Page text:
If you're lucky enough to have landed a new iPhone 4S, then chances are you have been playing around with the new Siri virtual assistant. You've probably been asking it all sorts of important questions like "What's the meaning of life?", or "why do my Shi Tzu dogs keep treating the cat's litter box like it's an all you can eat buffet?"
As Siri's knowledge and user base grows, there may be potential security issues. I don't think that Siri is going turn into Skynet from the Terminator movies or anything, but there are likely hackers out there who are already working on how to hack Siri and exploit any newly discovered Siri-related vulnerabilities they find.
Fortunately the hackers don't have to work very hard because it appears that there is already a potential Siri-reared security risk that is present on your iPhone 4S with it's out-of-the-box default configuration settings.
Apple has decided that users would prefer quick access over device security for the Siri feature which is why that it's default settings have been set to allow Siri to bypass the passcode lock. This makes sense for Apple as they are all about creating a great user experience. Unfortunately, allowing the Siri feature to bypass the passcode lock has the consequence of providing a thief or hacker with the ability to make phone calls, send texts, send e-mails, and access other personal information without having to enter the security code first.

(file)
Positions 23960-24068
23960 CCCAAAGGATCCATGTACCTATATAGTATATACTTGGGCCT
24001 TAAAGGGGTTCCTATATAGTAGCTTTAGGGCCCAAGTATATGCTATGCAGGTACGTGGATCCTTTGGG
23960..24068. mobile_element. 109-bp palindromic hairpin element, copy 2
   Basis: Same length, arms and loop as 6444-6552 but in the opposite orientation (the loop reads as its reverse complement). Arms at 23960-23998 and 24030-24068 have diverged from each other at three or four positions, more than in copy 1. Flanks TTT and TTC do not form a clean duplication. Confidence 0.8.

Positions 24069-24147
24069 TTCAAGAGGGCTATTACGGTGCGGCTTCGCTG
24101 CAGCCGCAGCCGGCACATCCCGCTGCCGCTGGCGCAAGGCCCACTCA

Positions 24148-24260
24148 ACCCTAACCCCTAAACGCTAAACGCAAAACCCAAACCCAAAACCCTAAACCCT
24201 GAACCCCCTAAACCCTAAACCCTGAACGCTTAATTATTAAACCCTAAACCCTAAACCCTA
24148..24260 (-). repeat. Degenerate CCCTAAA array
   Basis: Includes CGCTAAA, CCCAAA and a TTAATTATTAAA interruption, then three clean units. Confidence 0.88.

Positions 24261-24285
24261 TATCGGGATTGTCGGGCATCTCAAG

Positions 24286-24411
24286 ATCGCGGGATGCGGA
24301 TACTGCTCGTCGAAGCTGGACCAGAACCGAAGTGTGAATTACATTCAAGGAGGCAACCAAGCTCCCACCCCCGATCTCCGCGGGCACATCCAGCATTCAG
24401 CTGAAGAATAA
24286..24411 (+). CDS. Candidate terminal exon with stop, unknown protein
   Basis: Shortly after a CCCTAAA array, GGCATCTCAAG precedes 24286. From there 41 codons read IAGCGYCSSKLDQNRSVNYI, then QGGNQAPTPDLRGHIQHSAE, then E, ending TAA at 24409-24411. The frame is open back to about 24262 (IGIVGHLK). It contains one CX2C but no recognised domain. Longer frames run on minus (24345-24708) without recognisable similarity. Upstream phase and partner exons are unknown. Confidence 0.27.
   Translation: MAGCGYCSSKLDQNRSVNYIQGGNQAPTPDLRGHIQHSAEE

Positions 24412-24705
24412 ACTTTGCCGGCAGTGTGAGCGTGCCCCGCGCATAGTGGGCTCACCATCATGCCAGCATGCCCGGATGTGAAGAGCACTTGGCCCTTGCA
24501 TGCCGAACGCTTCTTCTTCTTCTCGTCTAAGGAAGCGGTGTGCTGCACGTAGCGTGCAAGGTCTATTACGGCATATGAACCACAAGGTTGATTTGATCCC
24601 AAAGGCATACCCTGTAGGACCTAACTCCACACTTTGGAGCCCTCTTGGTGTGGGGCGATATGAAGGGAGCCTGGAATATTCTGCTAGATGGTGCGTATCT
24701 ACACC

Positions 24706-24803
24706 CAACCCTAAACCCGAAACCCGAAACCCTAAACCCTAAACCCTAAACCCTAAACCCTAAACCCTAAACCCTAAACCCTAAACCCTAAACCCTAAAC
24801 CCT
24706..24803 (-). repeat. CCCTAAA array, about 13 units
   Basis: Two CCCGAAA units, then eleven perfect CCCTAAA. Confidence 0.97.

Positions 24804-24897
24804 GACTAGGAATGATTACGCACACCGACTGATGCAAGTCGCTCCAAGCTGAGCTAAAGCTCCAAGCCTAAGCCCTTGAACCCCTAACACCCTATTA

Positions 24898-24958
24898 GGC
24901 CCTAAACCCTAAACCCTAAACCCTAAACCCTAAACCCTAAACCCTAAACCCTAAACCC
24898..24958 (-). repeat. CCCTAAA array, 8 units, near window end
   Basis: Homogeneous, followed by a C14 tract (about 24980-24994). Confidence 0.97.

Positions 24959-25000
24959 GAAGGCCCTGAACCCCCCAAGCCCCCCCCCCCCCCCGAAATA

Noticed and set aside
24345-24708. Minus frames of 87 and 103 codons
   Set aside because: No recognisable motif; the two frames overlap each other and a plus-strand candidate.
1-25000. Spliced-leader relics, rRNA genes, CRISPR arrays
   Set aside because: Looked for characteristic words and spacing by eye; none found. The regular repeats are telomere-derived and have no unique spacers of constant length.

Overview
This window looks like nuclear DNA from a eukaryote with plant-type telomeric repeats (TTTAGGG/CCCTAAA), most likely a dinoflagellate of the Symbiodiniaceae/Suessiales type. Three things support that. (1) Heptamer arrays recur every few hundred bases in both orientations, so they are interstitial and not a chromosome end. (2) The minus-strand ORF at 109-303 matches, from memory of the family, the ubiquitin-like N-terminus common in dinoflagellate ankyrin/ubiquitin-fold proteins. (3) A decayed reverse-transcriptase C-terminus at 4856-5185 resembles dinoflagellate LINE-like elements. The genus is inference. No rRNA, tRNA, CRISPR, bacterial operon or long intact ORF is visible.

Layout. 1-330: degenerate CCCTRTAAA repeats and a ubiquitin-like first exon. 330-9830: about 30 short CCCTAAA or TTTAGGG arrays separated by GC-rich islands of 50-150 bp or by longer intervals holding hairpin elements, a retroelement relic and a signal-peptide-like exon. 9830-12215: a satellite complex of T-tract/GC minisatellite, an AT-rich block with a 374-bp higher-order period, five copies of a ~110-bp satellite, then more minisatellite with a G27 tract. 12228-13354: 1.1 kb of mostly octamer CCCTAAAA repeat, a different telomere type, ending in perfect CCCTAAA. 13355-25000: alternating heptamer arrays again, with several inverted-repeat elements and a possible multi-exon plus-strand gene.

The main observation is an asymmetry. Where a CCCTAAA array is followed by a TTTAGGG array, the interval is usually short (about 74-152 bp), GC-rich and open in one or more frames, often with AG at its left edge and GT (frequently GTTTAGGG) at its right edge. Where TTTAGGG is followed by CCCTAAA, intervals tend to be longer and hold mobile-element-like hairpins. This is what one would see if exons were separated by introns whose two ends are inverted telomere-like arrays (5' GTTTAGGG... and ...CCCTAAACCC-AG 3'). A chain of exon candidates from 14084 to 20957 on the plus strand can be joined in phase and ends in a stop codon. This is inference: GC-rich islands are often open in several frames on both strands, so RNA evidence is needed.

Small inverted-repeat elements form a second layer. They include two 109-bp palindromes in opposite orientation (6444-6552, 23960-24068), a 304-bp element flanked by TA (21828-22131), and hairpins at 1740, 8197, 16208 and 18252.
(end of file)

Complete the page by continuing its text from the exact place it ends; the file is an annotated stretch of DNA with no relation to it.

There is always a balance that must be struck between security and usability. Users and software developers must make the choice on how much perceived security feature-related inconvenience they are willing to endure to keep their devices safe versus how quickly and easily they want to be able to use them.
Some people use a iPhone lock screen with a simple 4-digit code while some opt for a more complex iPhone passcode. Other people have no passcode at all because they want instant access to their phone. It's a user choice based on individual risk tolerance.
To block Siri from being able to bypass the screen lock passcode perform the following:
1. Tap on the "Settings" icon from the home screen (Grey icon with gears in it)
2. From the "Settings" menu, tap the "General" option.
3. Choose the "Passcode lock" option in the "General" menu.
4. Turn the "Allow access to Siri when locked with a passcode" option to the "OFF" position.
5. Close the "Settings" menu.
Again, whether you prefer instant access to Siri without the need to have to look at the screen to enter a passcode is completely up to you. In some cases, while you're in the car for instance, driving safetly would trump data security. So if you use your iPhone in hands-free mode a lot, then you would probably want to keep the default option, allowing the Siri passcode bypass.
As the Siri feature becomes further advanced and the amount of data sources she is tapped into increases, the data security risk for the screen lock bypass may also increase. For example, if developers tie Siri into their apps in the future, Siri could unwittingly provide a hacker with your financial information if a Siri-enabled banking app is running and logged in via cached credentials and a hacker asks Siri the right questions.
Brace yourselves folks, as this technology improves and becomes more widespread, a whole new category of virtual assistant social engineering hacks and attacks will be born.